It is definitely that time of year.
Once again an angler has proved it’s not the size of the lake that counts, it’s the size of the fish in the lake — at least when it comes to catching big bass.
On the morning of March 19 Johnny Spruiell of Iowa Park was fishing in three feet of water in South East Cove on Lake Amon G. Carter when a 13.75-pound bass took his 7-inch Power Worm. The fish was 26.5 inches long and 21 inches in girth and is now ShareLunker 546.
Lake Amon G. Carter is operated by the City of Bowie. The 1,848-acre lake is served by two boat ramps. It has a history of producing big bass in mid-March. The lake record, a 14.44-pounder, was caught March 15, 1996. On March 13, 1998, it produced ShareLunker 272, a 14.31-pounder.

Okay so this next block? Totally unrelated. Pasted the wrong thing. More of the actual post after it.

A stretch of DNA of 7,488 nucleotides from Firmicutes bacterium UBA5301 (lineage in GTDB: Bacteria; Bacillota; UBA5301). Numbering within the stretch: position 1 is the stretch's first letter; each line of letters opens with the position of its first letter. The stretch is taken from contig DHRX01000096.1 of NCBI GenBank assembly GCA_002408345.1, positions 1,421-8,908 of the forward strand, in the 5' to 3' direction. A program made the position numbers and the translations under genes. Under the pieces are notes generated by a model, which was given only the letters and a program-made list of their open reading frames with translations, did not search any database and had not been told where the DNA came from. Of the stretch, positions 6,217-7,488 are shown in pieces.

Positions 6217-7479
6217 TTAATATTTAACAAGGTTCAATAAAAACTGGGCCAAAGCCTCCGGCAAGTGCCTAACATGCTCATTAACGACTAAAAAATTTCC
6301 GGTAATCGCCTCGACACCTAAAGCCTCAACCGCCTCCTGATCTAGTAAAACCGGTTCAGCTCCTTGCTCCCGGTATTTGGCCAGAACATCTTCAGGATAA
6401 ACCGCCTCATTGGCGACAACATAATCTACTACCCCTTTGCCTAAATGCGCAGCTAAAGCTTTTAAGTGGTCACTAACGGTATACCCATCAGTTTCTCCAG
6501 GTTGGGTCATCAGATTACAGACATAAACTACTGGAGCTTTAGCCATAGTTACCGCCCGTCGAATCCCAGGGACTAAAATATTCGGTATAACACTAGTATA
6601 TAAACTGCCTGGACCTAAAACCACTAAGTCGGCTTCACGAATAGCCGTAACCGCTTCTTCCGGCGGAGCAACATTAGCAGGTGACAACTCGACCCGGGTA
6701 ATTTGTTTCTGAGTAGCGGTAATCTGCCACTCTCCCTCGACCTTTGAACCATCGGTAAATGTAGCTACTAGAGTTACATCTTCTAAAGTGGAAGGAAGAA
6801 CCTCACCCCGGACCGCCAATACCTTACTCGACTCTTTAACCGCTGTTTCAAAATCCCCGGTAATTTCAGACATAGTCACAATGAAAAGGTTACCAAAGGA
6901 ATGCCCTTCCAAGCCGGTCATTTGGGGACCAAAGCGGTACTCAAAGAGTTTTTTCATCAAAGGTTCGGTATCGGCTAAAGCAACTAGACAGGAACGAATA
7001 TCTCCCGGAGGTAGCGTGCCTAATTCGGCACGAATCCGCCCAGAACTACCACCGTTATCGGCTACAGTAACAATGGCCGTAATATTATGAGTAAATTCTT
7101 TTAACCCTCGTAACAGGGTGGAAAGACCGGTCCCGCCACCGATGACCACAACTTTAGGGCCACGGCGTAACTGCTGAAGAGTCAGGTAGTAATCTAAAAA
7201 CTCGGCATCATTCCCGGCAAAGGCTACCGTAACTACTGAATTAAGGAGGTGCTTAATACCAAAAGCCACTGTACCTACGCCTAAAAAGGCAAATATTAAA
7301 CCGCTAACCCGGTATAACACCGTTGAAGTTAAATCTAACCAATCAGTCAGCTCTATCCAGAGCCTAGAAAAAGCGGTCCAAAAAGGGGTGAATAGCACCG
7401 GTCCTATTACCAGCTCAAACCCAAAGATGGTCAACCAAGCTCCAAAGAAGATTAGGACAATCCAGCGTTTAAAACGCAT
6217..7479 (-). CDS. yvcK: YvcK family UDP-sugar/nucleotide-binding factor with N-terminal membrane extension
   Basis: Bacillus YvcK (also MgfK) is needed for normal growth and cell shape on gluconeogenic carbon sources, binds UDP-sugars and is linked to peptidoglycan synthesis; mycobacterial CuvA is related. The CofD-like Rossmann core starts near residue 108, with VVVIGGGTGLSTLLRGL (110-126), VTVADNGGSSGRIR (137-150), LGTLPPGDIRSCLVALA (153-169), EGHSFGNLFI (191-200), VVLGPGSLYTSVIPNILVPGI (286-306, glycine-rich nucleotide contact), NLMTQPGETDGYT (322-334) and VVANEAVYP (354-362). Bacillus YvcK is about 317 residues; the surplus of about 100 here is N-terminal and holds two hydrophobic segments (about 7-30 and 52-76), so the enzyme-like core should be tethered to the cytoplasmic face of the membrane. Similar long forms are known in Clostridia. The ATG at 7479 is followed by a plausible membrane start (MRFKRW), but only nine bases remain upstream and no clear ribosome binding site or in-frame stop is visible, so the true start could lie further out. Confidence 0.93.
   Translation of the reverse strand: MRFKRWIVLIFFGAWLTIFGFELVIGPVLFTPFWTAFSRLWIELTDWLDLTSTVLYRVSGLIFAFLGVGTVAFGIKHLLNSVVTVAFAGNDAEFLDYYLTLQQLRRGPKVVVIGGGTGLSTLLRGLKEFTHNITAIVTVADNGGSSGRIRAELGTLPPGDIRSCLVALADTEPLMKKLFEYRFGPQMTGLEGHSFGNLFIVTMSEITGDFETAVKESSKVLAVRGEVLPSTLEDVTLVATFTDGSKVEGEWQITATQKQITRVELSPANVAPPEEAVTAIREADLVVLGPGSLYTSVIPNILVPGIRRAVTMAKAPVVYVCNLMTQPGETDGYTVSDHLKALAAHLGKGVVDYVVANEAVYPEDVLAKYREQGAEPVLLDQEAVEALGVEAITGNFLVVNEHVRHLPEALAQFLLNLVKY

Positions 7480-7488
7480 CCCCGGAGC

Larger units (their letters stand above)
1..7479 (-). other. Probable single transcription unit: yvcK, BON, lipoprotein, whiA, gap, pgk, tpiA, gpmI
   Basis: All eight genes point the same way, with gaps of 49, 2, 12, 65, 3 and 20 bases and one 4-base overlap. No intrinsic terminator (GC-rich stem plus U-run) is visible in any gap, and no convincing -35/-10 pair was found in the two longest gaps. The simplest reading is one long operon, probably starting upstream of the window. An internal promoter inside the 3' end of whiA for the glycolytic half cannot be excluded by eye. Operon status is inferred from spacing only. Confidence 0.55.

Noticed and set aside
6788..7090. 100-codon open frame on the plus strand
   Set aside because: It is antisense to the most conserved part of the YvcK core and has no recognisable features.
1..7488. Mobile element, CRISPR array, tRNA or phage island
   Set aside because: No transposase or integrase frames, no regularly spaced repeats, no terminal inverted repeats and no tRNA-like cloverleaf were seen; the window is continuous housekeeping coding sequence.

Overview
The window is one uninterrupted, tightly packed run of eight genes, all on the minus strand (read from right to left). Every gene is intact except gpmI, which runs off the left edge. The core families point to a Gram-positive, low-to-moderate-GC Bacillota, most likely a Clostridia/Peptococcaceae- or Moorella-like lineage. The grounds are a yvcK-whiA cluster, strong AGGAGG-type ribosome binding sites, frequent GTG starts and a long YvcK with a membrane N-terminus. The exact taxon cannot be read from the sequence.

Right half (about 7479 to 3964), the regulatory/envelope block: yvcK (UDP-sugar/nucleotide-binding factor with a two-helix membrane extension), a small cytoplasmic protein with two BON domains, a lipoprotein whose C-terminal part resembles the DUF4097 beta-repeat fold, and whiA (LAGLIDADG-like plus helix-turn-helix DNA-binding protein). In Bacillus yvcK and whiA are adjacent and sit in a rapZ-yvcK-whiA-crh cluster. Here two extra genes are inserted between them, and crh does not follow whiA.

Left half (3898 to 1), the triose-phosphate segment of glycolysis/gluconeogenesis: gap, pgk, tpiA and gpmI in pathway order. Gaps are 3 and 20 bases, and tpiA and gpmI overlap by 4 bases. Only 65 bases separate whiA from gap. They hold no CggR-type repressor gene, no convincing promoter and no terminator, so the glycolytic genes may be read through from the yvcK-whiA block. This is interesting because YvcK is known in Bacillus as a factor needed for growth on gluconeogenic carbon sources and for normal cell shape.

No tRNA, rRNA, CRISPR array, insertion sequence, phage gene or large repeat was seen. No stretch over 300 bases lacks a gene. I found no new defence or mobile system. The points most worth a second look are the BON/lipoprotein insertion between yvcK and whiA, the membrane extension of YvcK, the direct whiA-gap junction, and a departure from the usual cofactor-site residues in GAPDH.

Texas Parks and Wildlife Department stocked Lake Amon G. Carter with both northern largemouth bass and Florida largemouth bass beginning in 1971. Since 1985 all stockings have been Florida largemouth bass; most recently in 2000 and 2001.
“The reservoir boasts quality habitat in the form of rocky shoreline and boulders, native emergent vegetation and standing dead timber,” said TPWD Inland Fisheries biologist Todd Robinson. “The reservoir also sports a robust prey base of threadfin shad and bluegill. Food, cover, water, and space, all suitably arranged, provide most fish and wildlife what is required for a healthy population, and the Florida largemouth bass fingerlings stocked in 2000 and 2001 are now reaching the age where they can achieve ShareLunker size.”